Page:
The Lancastrian Hall

The building was built in the 1970s and stands in Swinton Square, the building is arguably one of the most distinctive ones in Swinton with its concrete slabs and pebbledash effect. The building is one of many libraries that overlook the A6.

City Tower, Piccadilly Gardens

Manchester Architecture modernist architect structure building landmark city high-rise piccadilly gardens plaza city tower radio skyscraper

City Tower building exterior artwork

Manchester Architecture modernist architect structure building landmark city high-rise piccadilly gardens plaza city tower radio skyscraper

City Tower building exterior artwork

City Tower is a 30 storey skyscraper that is situated in Piccadilly Gardens. It is one of the highest office spaces in Manchester at 351 ft tall, making it 300ft smaller than Beetham Tower currently Manchesters tallest building, it is presently the fourth tallest . The City Tower building was completed in 1965 and was one of the three buildings to form Piccadilly Plaza, there are retail and leisure units on the bottom floor and on the top is Manchester main radio transmitting station. The developer Bruntwood sold the building in 2014 but have kept their headquarters in the building.

CIS Tower, Miller Street

Manchester Architecture modernist architect structure building landmark city high-rise piccadilly gardens plaza city tower radio skyscraper

CIS Tower

The CIS Tower is an office skyscraper on Miller Street, the construction was completed in 1962 and stands at 387 feet, currently making it the second tallest building in Manchester. It is a Grade II listed building and houses the Co-operative Banking Group. The building remained as original for 40 years, until maintenance issues which required renovations that included covering the facade in solar panels.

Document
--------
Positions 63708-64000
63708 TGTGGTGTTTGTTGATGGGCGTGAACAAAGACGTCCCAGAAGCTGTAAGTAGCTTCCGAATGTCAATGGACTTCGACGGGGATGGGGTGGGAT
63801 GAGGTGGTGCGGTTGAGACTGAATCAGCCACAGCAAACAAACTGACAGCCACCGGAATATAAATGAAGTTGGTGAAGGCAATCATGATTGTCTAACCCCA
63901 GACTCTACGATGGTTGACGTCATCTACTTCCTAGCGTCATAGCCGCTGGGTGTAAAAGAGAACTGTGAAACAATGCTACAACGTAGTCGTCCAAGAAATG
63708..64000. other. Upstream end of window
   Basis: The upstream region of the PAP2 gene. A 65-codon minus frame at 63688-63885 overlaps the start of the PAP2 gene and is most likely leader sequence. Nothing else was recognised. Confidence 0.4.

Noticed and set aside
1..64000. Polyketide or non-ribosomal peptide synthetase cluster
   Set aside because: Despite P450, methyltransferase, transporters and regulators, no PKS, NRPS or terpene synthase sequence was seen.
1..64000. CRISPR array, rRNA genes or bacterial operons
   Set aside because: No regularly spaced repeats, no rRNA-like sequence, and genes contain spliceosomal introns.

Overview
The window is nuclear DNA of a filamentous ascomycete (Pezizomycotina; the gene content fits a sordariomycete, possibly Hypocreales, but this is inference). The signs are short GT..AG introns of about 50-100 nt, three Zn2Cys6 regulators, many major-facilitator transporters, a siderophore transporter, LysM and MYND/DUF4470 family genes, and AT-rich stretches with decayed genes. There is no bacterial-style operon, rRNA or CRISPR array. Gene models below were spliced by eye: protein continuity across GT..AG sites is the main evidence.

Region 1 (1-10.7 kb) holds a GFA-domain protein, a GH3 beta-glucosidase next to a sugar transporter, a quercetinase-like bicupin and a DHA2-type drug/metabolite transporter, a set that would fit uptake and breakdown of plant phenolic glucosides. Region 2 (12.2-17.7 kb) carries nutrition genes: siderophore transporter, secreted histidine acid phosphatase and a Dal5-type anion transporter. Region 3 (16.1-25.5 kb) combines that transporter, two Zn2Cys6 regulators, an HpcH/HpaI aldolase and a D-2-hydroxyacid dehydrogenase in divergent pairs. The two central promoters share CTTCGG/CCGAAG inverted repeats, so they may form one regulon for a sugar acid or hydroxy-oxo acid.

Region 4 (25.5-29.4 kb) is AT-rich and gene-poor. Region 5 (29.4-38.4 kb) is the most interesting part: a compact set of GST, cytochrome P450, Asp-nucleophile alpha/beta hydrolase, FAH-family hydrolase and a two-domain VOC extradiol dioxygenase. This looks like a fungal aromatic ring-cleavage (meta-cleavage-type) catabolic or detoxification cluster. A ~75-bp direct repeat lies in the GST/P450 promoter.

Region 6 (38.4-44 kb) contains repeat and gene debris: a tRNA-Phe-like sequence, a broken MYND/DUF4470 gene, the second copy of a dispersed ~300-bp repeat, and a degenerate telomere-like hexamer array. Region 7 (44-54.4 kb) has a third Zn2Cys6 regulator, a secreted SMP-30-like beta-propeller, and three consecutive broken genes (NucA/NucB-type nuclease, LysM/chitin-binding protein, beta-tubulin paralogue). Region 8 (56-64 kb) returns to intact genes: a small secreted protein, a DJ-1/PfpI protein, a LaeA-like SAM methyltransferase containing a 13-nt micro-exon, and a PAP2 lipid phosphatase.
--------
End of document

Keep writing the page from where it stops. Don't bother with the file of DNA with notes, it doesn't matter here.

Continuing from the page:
The Williamson Building, Oxford Road

Modernist manchester university williamson building architecture art

Modernist gold artwork badge sculpture on Williamson building at Manchester University

This building is another university building, its a world class research centre for molecular environmental science. The building is named after Professor William Crawford Williamson FRS, the well known victorian scientist who was appointed the first professor of Natural History at Manchester in 1851.

St Marys RC Church, Duke Street, Denton

Modernist design St Mary RC, Duke Street, Denton, Manchester, dalle-de-verre glass Carl Edwards of Whitefriars. Architect: Walter Stirrup & Son 1963

St Mary

St Mary’s church in Denton is a very pretty hidden-gem, tucked away off the main roads

The foundation stone for the present building was lay in by Bishop Beck back in August 1962, he returned to bless and open the church in 1963. The new church was built from the designed of Walter & Sons at a cost of around £60,000. The church is notable for its delle de verre glass by Carl Edwards of Whitefriars on the west window. 

The Renaissance Hotel, Blackfriars Street

Modernist Manchester Primer House housing Renaissance's Hotel by Marriott on Deansgate

The Renaissance Hotel

The Renaissance Hotel and Premier House in Manchester City centre, the Hotel building is 15 floors high and is a classic example of the post war buildings. The site once crossed Deansgate by a concrete bridge, leading to the The Shambles, and like the many modernist buildings around the Shambles this one is unlikely to survive the developers bulldozers. 

The Minute Men SculptureAllerton Building, Salford University

THREE TOTEM SCULPTURES FRONT COURTYARD ALLERTON BUILDING SALFORD UNIVERSITY CAMPUS by William Mitchell -

The Minutemen Sculptures

In front on the Allerton Building at Salford University stand three concrete totem pole sculptures known as The Minute Men, that were designed in 1966 by William Mitchell. Every one of the four faces on each of the three poles has a distinctly different pattern to the other. The Allerton Building opened in 1966 and formed part of the Salford Technical College, it was designed by Manchester based architect practice Halliday Meecham who commissioned Mitchell to make an landscape piece of art to add character to the forecourt that they stand.

The Queen Elizabeth Hall, West Street, Oldham

The Queen Elizabeth Hall is the largest premier events venue in Oldham that is over 15,000 square feet. This can accommodate to weddings, conferences, dinners, meetings, exhibitions and parties. It has distinctive concrete slabs on the front of the building, they range in size and colour.

Manchester is full of many amazing buildings, so which is your favourite?

 

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2 responses to “Modernist Manchester”